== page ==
viernes, 12 de mayo de 2017

Influence of Subjective Norms in the #youthvote

Opinion leaders are not the only influential agents on first-time vot-
ing. Ajzen and Fishbein’s Theory of Reasoned Action (1977) closely
examines the issue of attitude-behavior consistency. They find that the
best predictors of our behavior are our intentions, which in turn are de-
termined by our attitudes and subjective norms (i.e., for whom signifi-
cant others and close friends would vote). For example, if my parents
and peers vote for Bush, this should increase the likelihood that I will
vote for Bush, especially if I am not personally involved in the decision.
In other words, subjective norms may have a greater impact on voting
behavior than other influences including opinion leaders, such as the
media and celebrity endorsers.
The Theory of Reasoned Action is most successful when applied to
situations that are under an individual’s volitional control. However,
when a situation arises in which the individual does not have complete
control, the Theory of Planned Behavior (Ajzen 1985) is more appropriate. In this theory, control includes both external and internal factors.
External factors include those that are situational or environmental.
Internal factors include those such as skill and ability. Individuals are
less likely to form a strong intention to perform a specific behavior, in
this case voting, if they believe they lack the necessary resources or
ability to do so. First-time voters may have attitudes and subjective
norms which point toward intentions to vote for one specific candidate.
However, if they perceive that they do not have the needed behavioral control to accomplish the end behavior, they may choose to avoid the behavior entirely.
For example, some first-time voters do not vote because they do not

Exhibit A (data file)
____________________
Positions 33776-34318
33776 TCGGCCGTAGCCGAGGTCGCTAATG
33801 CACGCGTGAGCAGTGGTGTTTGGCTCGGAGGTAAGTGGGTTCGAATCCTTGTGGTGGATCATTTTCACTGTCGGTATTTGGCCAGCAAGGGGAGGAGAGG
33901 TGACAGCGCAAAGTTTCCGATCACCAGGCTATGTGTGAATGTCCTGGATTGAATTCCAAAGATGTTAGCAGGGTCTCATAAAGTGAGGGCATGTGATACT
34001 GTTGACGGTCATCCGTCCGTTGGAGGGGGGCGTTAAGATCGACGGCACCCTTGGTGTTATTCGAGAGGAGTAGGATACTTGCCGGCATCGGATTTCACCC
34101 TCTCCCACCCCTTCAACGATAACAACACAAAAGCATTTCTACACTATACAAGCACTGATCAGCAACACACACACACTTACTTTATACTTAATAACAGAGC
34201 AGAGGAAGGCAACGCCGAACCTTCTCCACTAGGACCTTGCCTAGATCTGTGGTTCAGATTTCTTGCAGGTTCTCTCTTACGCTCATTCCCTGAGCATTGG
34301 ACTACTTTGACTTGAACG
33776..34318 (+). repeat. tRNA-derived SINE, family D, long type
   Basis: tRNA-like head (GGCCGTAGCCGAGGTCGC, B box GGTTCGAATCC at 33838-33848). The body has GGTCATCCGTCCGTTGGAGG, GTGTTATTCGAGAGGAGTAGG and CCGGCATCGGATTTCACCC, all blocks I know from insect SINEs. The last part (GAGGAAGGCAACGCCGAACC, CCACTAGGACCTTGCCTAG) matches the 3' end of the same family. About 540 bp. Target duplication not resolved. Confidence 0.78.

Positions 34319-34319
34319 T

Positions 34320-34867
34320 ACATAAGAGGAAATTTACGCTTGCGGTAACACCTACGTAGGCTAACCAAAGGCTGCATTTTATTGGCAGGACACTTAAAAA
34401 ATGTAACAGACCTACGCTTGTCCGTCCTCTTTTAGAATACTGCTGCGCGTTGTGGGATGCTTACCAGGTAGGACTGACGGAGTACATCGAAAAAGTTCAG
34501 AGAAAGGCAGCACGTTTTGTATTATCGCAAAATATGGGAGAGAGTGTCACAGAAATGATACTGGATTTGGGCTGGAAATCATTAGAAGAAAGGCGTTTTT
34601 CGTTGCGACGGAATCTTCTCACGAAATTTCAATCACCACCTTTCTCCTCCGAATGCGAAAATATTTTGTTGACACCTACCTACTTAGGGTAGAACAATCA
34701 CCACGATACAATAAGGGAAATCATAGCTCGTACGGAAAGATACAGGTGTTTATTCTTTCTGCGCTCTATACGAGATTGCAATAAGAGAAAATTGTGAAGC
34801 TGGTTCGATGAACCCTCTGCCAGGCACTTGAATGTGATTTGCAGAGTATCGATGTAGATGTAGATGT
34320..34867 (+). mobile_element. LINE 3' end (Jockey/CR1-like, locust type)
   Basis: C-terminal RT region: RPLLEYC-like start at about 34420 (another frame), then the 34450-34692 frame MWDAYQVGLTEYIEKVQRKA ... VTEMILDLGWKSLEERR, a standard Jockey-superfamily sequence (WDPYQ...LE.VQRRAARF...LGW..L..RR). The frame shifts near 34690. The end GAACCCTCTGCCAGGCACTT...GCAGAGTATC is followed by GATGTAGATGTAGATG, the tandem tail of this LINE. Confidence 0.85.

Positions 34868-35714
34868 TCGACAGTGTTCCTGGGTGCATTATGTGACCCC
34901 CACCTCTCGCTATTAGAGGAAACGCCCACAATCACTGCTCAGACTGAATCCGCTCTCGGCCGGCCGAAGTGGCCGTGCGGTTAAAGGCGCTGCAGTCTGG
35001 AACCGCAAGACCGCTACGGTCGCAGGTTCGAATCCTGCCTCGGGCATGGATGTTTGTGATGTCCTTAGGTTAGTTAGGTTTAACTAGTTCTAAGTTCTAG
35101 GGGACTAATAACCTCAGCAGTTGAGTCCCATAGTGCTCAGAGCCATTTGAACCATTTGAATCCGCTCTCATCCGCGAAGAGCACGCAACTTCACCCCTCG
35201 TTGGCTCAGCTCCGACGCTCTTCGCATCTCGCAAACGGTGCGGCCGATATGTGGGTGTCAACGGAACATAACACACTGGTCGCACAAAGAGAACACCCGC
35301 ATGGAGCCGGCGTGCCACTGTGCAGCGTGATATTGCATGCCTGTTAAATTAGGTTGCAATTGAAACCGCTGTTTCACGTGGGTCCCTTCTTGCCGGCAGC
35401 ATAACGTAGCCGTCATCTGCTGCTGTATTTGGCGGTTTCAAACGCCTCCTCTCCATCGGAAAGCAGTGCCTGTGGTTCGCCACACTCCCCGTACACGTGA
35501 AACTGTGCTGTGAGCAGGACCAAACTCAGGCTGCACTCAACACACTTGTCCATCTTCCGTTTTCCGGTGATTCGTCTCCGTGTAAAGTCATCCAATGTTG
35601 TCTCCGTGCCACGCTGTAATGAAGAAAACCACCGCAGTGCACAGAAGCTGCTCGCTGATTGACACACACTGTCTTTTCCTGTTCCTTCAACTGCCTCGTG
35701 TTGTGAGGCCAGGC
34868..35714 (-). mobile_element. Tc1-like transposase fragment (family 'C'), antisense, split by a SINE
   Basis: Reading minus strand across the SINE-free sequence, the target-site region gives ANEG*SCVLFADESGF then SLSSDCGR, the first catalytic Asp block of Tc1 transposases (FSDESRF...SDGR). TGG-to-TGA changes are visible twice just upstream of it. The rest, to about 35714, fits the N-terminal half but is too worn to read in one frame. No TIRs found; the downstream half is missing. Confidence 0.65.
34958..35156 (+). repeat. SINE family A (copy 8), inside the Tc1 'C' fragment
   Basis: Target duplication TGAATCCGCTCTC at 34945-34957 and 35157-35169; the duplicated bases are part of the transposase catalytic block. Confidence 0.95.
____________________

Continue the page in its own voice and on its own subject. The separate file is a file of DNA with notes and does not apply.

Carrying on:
perceive that their vote will make a difference. To illustrate, a first-time
Republican voter who resides in a largely Democratic state may not
make the effort to drive or walk to the poll to vote if s/he believes that
the vote will have little or no effect in a state whose party affiliation is so
strongly Democratic. In other words, feeling as though s/he has no control over the overall state’s vote for a specific candidate, the first-time
voter may opt to abstain from the voting process.
In an effort to overcome the voter’s perceived lack of control and/or influence, voting advocates and political parties utilize celebrities and mass
media coverage of politics and political campaigns to reinforce subjective
norms and voting intentions (Howell 1986; O’Shaughnessy 1987). 
Celebrities are utilized because they are an inspiration for many young peo-
ple and often act as a reference group for some decisions (Kamins 1990).
The premise behind the use of celebrity endorsers is that they will not
only draw attention, but the image values associated with them will also
be transferred to the product (in this case, a political candidate) (Englis,
Solomon, and Ashmore 1994; O’Mahony and Meenaghan 1997; Till and
Shimp 1998). In terms of politics, celebrities bring visibility and money
to campaigns/agendas (Maurstad 2004). Their involvement often garners
or reinvigorates poor or waning media attention enhancing a party’s abil-
ity to promote their message (Harper’s Magazine 1992). Furthermore,
their star power can bring “hipness” to candidates that are otherwise per-ceived as being too conservative or outdated (Maurstad 2004)

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